The recently erupted spot fixing controversy has certainly put another blot on cricket which is deemed to be gentleman’s game. The claim of Indian Premier League (IPL) functionaries that it’s fully transparent seems to be sounding hollow with Delhi Police arresting about a dozen of bookies including three Rajasthan Royals players. However, it’s not the first time that the involvement of cricket players in match fixing and spot fixing came to light. In 1999-2000, the Delhi Police had busted the match fixing in India-South Africa cricket series and presented the evidences of players’ involvement in the mess. Not only South African Hansie Cronje and Herschelle Gibbs but Mohammad Azharuddin, Ajay Sharma, Ajay Jadeja and Manoj Prabhakar were also banned for their alleged involvement in the match fixing. Later, the BCCI made stricter norms for players’ contract. They had been cautioned against any such involvement, but the fresh row indicates that the warning fell on deaf ears of some of the players.

Despite earning whopping money from this game, some players are trying to mint money overnight. Gone are the days when cricketers would complain that they were not getting enough money to make both ends meet. Particularly in comparison to English and Australian players, the Indian cricketers used to get far less money. But in the changed scenario, other sport persons became jealous of BCCI’s huge earnings. The cricketers turn millionaire by participating in IPL. If some of them want to make more money, it shows their greediness only. The government has failed miserably to cleanse the rot in the game as the players continue to land in row of spot fixing. Neither BCCI nor government could eliminate the spot fixing which has flourished for the last many years. According to an estimate, as much as Rs 10000 crore is put on stake in satta (betting) market. Bookies have spread their racket in all the metro cities of country.

Delhi Police’s startling revelations clearly show that satta racket is being run by the underworld dons from Dubai. Clearly, match fixing or spot fixing has turned into an organized crime. Earlier, the matches being played at Sharjah were considered to have been fixed. Thereby, the Government of India started to scuttle Team India’s tour to Sharjah. With the advent of IPL in 2008, many cricket experts had expressed concerns that the new format might also fall prey to bookies. But, the level of cricket being played during the IPL matches reflects that every match is not being fixed. At the same time, it can’t be claimed that the IPL matches are free from spot fixing. Apart from that, Delhi Police itself is not in a position to rule out the possibilities of involvement of other players in the spot fixing.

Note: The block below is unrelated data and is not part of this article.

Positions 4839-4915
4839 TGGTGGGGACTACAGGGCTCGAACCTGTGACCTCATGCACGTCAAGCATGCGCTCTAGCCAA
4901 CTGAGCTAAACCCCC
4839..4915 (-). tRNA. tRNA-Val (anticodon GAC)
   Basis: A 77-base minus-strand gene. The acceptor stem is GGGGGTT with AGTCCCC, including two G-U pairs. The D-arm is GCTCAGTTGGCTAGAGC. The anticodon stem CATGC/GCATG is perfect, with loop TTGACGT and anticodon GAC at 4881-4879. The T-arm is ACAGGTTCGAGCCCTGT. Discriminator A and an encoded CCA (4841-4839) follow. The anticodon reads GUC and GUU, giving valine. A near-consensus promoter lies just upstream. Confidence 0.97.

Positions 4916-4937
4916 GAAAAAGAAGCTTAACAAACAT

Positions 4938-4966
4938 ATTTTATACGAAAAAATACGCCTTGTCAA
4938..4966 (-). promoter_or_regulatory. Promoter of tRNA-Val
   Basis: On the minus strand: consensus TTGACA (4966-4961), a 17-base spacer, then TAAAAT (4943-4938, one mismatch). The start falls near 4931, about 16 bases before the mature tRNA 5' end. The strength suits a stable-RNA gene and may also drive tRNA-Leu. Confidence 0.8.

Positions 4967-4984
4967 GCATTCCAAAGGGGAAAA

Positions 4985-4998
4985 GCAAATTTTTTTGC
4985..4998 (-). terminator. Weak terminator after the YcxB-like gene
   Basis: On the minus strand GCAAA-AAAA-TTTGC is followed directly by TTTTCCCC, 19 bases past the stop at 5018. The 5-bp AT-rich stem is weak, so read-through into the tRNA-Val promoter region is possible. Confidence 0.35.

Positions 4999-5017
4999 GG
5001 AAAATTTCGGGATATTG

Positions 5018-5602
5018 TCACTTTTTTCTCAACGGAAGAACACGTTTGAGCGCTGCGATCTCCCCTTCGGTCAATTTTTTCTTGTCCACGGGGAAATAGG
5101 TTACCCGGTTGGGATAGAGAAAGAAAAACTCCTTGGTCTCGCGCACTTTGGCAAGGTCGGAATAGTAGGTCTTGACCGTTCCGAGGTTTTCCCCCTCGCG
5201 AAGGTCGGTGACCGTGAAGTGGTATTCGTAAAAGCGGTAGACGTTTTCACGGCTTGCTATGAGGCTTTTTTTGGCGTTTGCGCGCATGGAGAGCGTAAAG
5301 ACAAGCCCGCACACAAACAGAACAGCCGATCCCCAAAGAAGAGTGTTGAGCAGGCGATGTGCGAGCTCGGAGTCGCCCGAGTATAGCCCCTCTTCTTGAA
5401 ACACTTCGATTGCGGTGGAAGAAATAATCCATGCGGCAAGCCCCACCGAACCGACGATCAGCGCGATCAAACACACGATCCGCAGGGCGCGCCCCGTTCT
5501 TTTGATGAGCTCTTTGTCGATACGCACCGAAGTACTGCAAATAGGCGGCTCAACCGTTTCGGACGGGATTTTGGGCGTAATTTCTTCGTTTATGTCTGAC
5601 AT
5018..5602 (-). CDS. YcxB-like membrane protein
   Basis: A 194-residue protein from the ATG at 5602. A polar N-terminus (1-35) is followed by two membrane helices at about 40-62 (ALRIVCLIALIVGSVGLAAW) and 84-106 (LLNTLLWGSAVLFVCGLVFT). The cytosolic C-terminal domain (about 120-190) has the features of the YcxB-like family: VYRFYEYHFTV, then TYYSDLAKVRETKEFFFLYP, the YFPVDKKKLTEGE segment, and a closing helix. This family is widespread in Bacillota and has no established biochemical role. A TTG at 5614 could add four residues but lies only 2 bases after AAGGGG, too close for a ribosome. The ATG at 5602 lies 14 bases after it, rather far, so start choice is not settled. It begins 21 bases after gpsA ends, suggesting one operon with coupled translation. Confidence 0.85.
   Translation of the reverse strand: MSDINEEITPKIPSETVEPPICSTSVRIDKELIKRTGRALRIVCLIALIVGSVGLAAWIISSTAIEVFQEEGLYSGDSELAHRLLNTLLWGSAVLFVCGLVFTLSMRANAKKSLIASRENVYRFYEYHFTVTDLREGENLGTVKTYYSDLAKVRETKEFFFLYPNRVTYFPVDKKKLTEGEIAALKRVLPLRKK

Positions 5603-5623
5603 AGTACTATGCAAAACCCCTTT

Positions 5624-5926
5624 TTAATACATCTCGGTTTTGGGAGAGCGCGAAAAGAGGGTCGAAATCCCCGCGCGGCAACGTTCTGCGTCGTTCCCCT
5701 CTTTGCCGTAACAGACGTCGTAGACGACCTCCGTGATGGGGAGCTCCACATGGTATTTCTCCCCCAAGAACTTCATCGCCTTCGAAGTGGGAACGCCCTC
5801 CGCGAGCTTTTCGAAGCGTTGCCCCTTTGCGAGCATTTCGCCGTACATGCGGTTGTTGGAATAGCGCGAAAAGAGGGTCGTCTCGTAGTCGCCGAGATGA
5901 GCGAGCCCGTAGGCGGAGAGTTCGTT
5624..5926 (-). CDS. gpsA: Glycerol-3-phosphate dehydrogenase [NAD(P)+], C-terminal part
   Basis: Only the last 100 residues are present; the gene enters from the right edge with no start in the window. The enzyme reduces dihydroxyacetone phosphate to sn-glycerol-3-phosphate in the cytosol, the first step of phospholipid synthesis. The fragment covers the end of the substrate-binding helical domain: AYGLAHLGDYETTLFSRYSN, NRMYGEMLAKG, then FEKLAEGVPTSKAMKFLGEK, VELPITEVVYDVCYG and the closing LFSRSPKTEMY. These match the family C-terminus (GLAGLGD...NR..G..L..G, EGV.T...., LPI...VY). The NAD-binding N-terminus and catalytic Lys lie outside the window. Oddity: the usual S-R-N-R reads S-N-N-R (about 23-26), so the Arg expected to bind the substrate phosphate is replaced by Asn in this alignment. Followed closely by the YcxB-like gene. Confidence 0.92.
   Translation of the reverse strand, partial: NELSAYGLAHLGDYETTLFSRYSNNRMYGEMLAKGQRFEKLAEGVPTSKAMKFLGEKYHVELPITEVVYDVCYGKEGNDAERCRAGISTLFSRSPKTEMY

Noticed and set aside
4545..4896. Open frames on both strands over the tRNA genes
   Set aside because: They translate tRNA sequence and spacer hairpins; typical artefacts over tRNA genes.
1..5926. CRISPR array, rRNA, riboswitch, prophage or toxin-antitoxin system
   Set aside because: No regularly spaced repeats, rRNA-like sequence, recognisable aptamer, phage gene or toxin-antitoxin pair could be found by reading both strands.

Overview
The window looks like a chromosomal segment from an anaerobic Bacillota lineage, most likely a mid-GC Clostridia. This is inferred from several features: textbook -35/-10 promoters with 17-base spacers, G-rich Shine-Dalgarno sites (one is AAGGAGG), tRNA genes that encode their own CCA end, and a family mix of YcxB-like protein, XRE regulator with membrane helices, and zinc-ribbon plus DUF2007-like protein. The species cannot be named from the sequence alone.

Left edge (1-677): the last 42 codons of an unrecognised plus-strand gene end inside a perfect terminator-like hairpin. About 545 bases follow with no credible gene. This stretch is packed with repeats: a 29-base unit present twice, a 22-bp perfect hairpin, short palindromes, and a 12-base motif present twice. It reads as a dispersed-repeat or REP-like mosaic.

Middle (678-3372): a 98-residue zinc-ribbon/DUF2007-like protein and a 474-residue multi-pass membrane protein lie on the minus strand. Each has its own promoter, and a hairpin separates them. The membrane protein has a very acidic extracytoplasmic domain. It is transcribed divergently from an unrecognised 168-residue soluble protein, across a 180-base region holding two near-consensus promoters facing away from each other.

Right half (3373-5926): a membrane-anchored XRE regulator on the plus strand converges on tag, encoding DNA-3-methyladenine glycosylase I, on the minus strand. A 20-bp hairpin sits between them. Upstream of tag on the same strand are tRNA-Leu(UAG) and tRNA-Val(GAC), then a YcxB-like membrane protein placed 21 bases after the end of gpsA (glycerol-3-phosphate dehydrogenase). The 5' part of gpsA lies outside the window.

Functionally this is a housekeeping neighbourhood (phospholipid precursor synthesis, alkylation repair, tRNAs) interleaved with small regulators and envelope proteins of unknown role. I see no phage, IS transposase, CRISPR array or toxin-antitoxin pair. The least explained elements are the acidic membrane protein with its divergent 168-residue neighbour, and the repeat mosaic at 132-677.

The million dollar question is that whether the police can produce evidences to prove the guilty of players? Although satta is banned in India, it would be interesting to see court’s decision on the players who have hurt the sentiments of over one billion Indians? The time will tell that whether the stringent action will be taken against the three players who have tarnished the image of gentleman’s game. Satta is legal in most of the countries, but in India it is considered as not only an illegal practice but also a social offence. In our country, satta is allowed in horse racing, but it’s limited to a small section. Some of the experts are in favour of giving legal status to the satta. No doubt, it will open avenues for earning revenue, but then satta would get legalized. Providing legal teeth to betting business will raise several questions as it is considered as social evil in the country. In fact, satta has been in practice for entertainment in the country since the Mahabharata era. It is also practised on the occasion of some festivals.

It’s impossible for government to put a complete check on satta (betting market) despite being considered as a social evil. However, the government can regulate it. Notably, mere law can’t eradicate this evil. Is it not strange that Indian law has no provision for recognizing match fixing as a criminal offence despite satta corrodes away the cricket and other games? It would be justifiable for the government to devise concrete measures to curb satta. While doing so, the ruling establishment should keep in mind that satta can be allowed in the games provided that there should be no involvement of players in it. Satta is no less than a crime which hurts the game as well as the sentiments of sport lovers. Such crime needs to be checked soon, otherwise the gentleman’s game will lose its attraction.

(An original copy of the article published in Hindi on May 19, 2013 translated by the English editorial. The author is the Group Editor of Dainik Jagran)